Editorial: Who Are Echo Bridge and Mill Creek, and What’s With These Cheap Horror Movie Packs?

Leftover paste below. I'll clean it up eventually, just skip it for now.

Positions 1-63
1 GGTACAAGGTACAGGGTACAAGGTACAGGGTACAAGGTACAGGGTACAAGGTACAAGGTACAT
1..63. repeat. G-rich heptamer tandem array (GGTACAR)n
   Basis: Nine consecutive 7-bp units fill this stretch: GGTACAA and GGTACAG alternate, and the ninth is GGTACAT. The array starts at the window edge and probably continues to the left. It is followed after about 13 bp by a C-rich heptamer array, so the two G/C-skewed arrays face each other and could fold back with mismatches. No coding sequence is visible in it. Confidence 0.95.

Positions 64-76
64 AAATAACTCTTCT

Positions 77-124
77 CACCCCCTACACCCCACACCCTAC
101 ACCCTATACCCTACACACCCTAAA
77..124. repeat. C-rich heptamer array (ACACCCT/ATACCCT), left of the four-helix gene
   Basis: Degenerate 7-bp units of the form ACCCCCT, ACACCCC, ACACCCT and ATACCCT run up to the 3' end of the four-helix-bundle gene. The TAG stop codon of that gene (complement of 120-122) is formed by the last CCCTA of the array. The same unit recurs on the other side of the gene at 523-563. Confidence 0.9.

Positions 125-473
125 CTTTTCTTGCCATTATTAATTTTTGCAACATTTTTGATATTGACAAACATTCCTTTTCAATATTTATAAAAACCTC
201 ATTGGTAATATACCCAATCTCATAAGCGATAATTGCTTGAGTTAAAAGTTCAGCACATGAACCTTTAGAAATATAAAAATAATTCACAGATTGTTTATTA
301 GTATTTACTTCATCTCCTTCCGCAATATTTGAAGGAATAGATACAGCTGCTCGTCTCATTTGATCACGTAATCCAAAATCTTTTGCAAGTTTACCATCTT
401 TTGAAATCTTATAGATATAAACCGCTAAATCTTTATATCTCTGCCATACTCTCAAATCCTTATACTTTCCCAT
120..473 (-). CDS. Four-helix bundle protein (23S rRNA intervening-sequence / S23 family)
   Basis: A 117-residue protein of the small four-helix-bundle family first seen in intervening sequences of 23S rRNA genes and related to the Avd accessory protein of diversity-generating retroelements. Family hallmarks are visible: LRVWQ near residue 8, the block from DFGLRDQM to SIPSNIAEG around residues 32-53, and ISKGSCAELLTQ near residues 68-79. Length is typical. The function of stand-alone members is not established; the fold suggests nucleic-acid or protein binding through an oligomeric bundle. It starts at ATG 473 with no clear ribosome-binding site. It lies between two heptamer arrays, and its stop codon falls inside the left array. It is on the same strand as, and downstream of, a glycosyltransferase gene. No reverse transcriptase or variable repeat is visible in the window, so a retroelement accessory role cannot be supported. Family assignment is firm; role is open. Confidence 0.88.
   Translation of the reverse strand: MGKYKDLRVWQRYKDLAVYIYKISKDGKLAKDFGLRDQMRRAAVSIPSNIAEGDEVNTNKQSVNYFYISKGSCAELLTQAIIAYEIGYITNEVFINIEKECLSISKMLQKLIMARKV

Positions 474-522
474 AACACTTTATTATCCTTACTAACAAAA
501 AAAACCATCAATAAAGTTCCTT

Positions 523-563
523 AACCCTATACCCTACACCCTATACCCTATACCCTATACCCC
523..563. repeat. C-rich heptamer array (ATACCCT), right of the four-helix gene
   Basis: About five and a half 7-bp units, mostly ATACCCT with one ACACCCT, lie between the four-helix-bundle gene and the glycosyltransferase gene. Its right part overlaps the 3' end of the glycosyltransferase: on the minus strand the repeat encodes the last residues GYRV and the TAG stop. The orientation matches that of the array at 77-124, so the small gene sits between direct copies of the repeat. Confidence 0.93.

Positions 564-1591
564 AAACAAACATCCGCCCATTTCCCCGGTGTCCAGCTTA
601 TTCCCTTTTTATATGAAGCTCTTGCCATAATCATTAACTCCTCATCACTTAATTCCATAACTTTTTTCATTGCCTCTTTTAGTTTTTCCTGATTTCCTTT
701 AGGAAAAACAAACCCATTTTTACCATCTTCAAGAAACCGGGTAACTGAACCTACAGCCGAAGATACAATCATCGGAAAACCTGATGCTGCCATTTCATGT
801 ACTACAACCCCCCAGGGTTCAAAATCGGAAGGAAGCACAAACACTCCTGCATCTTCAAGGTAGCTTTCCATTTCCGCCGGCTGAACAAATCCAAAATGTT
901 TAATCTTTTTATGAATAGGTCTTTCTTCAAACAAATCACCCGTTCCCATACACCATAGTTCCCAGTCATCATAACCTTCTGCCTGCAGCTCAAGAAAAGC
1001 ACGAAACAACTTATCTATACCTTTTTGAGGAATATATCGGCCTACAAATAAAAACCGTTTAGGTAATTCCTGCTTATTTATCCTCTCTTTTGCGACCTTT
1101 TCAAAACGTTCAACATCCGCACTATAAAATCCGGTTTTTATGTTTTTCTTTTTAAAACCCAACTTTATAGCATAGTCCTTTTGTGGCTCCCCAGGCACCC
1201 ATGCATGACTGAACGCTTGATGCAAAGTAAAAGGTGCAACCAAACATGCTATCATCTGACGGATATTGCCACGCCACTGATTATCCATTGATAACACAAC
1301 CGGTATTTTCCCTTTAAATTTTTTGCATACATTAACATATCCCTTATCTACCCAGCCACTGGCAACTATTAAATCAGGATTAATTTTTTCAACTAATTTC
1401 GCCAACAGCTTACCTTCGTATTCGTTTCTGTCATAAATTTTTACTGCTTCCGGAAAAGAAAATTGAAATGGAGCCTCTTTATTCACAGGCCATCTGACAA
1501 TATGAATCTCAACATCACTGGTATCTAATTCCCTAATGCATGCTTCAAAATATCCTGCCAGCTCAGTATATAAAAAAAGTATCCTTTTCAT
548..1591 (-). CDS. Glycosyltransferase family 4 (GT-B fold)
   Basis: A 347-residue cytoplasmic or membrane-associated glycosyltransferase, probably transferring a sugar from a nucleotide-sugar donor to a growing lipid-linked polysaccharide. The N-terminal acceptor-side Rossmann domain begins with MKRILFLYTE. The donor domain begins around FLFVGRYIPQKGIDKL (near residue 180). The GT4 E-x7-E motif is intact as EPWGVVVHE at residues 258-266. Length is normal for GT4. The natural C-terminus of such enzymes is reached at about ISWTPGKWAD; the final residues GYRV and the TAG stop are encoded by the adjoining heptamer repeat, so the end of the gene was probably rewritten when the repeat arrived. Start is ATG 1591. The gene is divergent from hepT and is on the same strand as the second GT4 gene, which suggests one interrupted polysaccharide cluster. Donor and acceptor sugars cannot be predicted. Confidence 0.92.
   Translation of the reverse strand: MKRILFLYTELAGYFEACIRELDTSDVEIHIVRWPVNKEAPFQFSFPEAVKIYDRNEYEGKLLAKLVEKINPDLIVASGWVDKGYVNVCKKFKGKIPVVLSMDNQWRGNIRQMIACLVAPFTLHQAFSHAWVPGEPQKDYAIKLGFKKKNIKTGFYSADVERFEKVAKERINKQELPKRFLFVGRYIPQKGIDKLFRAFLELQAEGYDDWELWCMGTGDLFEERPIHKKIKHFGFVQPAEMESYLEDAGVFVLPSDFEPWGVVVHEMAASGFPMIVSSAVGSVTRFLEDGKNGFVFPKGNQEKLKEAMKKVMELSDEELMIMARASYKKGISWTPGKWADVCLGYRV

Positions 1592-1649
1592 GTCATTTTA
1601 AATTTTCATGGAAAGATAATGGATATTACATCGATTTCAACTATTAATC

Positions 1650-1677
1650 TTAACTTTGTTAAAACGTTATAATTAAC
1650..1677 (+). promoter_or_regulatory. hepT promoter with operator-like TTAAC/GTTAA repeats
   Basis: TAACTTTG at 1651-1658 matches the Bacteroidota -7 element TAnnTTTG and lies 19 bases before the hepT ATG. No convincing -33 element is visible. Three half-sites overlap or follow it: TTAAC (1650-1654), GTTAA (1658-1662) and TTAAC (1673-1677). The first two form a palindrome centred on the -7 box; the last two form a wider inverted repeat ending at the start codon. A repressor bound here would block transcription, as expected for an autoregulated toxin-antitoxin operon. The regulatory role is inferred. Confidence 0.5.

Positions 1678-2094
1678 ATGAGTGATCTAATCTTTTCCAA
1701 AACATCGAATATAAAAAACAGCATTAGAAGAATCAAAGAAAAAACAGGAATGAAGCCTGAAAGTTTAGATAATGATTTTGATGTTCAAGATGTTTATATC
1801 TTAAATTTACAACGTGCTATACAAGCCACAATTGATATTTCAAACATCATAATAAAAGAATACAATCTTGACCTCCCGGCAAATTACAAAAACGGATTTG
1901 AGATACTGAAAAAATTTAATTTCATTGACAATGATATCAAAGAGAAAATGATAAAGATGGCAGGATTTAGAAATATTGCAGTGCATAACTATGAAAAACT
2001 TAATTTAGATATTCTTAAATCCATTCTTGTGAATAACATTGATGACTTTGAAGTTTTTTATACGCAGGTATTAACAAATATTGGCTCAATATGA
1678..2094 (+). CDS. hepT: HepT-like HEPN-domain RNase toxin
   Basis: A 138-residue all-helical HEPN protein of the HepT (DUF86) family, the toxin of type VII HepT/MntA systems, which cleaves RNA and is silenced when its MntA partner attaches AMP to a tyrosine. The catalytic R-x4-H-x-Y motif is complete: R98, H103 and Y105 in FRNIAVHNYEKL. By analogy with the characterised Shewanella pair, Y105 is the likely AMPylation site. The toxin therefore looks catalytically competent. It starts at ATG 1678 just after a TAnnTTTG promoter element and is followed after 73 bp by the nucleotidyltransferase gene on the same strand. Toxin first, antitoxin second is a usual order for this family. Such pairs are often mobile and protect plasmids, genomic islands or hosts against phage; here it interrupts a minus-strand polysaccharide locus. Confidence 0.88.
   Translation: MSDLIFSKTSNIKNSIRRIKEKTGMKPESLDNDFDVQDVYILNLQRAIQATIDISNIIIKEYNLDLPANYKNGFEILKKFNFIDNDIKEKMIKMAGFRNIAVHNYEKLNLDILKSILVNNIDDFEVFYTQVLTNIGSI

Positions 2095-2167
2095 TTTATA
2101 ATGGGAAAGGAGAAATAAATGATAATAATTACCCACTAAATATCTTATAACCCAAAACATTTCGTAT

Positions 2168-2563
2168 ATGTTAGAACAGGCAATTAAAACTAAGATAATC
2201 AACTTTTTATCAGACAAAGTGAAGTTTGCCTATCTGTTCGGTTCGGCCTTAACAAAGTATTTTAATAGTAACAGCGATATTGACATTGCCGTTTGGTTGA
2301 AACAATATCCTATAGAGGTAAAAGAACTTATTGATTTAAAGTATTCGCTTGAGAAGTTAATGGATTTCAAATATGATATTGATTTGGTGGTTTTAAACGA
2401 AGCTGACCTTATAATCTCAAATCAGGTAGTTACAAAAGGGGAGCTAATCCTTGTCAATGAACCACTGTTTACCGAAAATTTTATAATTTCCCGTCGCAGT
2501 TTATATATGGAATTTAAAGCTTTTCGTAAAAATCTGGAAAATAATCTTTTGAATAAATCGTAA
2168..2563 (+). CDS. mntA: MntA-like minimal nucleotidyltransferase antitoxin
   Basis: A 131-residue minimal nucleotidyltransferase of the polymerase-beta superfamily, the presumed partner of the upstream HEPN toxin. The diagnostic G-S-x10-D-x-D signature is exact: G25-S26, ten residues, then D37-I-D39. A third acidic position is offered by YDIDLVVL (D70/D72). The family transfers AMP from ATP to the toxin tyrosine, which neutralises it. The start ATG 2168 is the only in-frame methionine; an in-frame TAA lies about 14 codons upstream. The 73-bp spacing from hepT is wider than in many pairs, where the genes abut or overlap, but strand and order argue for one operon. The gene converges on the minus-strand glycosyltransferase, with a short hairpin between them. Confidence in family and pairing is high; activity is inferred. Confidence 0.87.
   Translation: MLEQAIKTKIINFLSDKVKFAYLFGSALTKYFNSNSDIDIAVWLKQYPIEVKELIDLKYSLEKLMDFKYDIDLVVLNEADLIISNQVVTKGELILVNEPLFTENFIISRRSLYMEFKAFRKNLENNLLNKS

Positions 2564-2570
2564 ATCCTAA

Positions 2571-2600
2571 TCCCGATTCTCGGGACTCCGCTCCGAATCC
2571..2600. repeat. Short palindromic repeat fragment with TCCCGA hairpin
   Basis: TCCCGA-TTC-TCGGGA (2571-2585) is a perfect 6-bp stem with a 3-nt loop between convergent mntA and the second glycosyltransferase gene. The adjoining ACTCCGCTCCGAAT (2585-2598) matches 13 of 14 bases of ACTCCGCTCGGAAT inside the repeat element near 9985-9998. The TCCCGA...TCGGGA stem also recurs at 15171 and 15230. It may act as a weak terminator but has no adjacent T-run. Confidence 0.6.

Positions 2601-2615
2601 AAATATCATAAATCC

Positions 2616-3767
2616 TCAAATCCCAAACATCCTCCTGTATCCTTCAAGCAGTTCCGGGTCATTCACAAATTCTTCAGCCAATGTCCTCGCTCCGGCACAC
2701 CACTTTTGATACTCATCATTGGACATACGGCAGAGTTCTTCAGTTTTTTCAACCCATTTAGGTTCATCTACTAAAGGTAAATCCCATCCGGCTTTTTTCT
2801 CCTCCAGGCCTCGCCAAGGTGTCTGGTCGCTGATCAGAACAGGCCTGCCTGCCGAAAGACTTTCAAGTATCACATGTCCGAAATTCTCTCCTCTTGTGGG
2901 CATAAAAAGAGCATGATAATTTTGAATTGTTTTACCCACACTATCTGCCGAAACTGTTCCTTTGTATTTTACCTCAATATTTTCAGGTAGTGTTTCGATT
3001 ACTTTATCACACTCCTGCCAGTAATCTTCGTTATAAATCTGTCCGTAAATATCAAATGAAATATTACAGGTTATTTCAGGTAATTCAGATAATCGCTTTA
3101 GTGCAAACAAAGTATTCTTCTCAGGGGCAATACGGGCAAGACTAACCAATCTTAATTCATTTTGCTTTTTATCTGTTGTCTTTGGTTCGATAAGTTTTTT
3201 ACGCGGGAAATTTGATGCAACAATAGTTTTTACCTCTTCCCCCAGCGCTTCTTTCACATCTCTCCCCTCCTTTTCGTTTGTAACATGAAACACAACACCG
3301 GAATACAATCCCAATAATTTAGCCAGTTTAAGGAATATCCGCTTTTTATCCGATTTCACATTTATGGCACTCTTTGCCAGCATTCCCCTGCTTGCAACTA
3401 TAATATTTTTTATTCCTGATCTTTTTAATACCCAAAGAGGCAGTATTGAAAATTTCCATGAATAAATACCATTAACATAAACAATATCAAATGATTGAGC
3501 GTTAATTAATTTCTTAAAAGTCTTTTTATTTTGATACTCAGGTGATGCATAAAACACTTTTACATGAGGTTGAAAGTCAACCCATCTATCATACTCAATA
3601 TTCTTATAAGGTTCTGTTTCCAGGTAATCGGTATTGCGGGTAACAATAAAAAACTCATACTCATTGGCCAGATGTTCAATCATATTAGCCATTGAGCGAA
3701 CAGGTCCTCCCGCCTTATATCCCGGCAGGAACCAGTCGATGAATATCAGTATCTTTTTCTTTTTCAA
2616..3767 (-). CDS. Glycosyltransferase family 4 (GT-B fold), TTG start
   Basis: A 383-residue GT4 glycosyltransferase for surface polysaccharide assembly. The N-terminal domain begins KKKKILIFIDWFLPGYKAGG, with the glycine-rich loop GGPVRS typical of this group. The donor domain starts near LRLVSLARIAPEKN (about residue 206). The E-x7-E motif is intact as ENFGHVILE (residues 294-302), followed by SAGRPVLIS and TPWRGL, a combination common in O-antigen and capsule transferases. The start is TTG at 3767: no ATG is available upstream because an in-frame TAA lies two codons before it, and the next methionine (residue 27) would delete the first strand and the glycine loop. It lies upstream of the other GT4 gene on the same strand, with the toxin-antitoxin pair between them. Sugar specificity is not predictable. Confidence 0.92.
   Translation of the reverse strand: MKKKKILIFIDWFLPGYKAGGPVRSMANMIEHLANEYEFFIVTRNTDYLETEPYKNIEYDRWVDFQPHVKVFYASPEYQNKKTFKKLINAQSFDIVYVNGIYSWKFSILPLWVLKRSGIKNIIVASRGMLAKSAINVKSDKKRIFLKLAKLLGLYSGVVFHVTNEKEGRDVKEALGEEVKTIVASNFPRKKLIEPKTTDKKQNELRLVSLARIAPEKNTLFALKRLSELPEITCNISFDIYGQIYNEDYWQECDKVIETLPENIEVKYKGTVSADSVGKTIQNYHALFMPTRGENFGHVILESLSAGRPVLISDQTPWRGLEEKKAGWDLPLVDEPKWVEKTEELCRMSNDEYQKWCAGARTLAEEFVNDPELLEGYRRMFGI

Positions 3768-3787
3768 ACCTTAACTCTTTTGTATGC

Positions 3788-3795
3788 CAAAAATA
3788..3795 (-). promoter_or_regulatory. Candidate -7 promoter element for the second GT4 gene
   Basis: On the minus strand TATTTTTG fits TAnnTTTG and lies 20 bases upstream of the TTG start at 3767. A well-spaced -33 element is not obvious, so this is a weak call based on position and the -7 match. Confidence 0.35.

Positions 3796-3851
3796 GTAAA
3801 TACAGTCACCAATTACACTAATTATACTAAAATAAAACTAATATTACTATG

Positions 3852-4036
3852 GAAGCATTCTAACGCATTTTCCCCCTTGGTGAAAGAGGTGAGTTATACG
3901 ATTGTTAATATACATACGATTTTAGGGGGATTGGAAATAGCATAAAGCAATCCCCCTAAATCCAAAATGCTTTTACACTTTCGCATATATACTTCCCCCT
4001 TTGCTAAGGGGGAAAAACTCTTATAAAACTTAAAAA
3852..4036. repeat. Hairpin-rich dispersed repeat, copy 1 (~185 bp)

I’m sure that several of you here might have an interest in horror movies just as much as you would various genres of metal and other dark-tinged things that we cover. Well, I myself have been collecting these little gems for years now in the form of those small movie packs that you see at Walmart, Cosco or various dollar stores around the country. In particular, these packs turned me onto Full Moon, which is still IMO the best of the small independent movie studios out there today. Most of these collections, called “10 Movie Horror Collection” or “Man-Cave Pack” (yep, I snagged this one at a gas station) or recently, “Big Box of Horror” are all either handled by Echo Bridge and Mill Creek. But who are they?